US 3617740 A
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United States Patent 0.8. CI 250/495, mon insuating housing and a common vohage Source. In the 313/69! 313/74 housing are mounted independently movable electron aclnl. Cl ..G0ln 21/00 celerators. A multiplicity f these accderators is arranged so Field of Search 250/495 as to provide a wide array nf generally parallel electron beams (0)1495 207; 313/74 69; 204/1571 which are positioned so as to overlap at the surface of the R f d product to be irradiated. Depending upon the nature of the e I e surface, the electron beams may or may not be actually paral- UNITED STATES PATENTS lel, the purpose being to insure that each electron beam imp- 2,231,676 2/1941 Muller 250/207 X inges on the surface to be irradiated normal thereto.
PI lo 8 9 r "p Burlington, Mass.
MODULAR ELECTRON SOURCE FOR UNIFORMLY IRRADIATING THE SURFACE OF A PRODUCT 13 Claims, 6 Drawing Figs.
2,931,903 4/l960 Van De Graaff 3,109,931 ll/l963 Knowlton etal ABSTRACT: The invention relates to the irradiation of coatings and similar materials wherein a relatively large surface of complex shape is to be irradiated. The invention employs a modular construction wherein each module comprises a relatively small and independently movable electron accelerator which is complete but for the provision of the accelerating voltage. In general, apparatus is used having a com- PATENT'ED 2 Ian v 5 1 7, 740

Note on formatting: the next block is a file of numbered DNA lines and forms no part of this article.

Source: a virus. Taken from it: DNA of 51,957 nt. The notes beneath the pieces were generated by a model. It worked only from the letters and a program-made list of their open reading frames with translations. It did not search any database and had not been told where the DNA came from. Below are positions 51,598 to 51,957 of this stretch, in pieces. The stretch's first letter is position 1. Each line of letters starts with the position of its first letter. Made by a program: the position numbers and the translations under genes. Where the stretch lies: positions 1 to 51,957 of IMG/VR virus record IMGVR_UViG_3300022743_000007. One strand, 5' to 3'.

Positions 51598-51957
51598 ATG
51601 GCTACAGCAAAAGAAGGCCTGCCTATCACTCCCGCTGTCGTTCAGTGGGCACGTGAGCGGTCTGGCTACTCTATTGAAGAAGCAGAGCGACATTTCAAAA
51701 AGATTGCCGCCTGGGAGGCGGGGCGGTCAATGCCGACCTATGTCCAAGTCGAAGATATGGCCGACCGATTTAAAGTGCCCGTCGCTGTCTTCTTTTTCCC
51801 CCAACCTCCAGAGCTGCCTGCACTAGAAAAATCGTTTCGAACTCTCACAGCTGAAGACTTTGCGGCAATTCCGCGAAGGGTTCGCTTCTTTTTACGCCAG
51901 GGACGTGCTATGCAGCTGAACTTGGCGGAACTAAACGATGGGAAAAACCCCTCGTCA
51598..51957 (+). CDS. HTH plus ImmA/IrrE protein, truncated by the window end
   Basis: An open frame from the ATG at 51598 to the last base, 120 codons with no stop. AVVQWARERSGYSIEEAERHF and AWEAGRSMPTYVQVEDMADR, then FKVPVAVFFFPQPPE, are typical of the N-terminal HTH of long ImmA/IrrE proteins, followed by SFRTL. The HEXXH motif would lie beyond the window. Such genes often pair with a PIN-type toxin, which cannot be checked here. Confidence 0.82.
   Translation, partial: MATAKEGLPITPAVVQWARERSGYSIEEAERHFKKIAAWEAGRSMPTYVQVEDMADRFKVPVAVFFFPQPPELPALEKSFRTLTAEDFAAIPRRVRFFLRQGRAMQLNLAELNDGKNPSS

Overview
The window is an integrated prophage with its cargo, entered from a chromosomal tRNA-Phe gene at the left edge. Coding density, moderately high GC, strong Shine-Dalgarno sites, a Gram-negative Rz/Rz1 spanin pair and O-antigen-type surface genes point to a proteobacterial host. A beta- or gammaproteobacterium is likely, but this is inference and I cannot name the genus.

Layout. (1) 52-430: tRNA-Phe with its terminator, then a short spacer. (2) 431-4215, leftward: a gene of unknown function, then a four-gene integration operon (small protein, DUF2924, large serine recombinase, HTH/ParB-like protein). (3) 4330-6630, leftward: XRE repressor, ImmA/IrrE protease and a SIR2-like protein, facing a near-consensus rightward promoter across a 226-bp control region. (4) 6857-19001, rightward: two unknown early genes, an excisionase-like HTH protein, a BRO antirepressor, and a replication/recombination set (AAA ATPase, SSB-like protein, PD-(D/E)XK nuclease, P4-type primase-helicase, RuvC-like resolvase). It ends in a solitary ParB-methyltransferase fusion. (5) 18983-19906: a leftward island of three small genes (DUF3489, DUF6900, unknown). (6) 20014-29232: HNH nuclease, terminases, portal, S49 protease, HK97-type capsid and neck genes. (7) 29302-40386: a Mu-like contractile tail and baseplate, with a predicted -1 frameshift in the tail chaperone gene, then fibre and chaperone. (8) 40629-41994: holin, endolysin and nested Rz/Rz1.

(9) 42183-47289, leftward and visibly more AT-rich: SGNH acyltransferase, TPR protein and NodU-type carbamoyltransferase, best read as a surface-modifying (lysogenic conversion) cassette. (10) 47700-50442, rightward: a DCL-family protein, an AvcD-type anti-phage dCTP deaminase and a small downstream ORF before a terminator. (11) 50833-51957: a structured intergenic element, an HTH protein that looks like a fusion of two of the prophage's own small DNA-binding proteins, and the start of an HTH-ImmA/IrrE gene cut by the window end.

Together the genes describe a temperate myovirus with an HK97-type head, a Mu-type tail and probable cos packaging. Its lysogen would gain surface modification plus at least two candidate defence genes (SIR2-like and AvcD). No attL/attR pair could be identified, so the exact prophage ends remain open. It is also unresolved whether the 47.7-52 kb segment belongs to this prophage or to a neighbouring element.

SHEET 1 BF '3 Arc Discharge Current Abnormal Dischor hormol Self Sustained Discharge Voltage FIG. 3
Dischorge Sustoined by External Stimuli PATENTEUu'uv 2 |97l 3. 17.740 v SHEETEDF 3 FIG. 5
PATENTEDN V J! VAV MODULAR ELECTRON SOURCE FOR UNIFORMLY IRRADIATING THE SURFACE OF A PRODUCT BACKGROUND OF THE'INVENTION 1. Field of the Invention The invention relates to electron irradiation for achieving chemical change or for surface sterilization of medical, food or other materials.
2. Description of the Prior Art Electron irradiation of materials for various purposes is well known. In general high-energy electrons as a source of energy are expensive, andimprovements in this general field have been directed towards reducing the cost of this form of energy. Because high-energy electrons as a rule deliver most of their energy to the surface layers of the product irradiated, electronirradiation has been particularly useful in the irradiation of surface materials such as coatings. In this field it is possible'to use electrons of relatively low energy, sinceonly surface layers'need be penetrated, but having selected a lowenergy electron source it then becomes important to ensure that theimpinging electrons .have a trajectory which is substantially normal to the surface. Otherwise, the limited energy of'these electrons will prevent them from adequately penetrating the surface layer to be irradiated. Electron accelerators such as the capacitronhave been constructed which produced an electron beam having a naturally relatively large cross-sectional area, but such devices had a relatively uncontrolled discharge: its output was pulsed, and the beam energy and current were highly nonuniform and difficult to measure. In general, prior art devices-heretofore used to irradiate relatively large areas have been electron accelerators having a scanned electron beam. In addition, various techniqueshave been proposed for insuring normal incidence on the product surface such as the beam-splitting, beam-inverting, and beamreflecting inventions disclosed in U. S. Pat. Nos. 2',74l,704 to Trump and Van de Graaff, 2,785,313 toTrump, 2,887,583 to Emanuelson, and 2,897,365 to Dewey and Trump.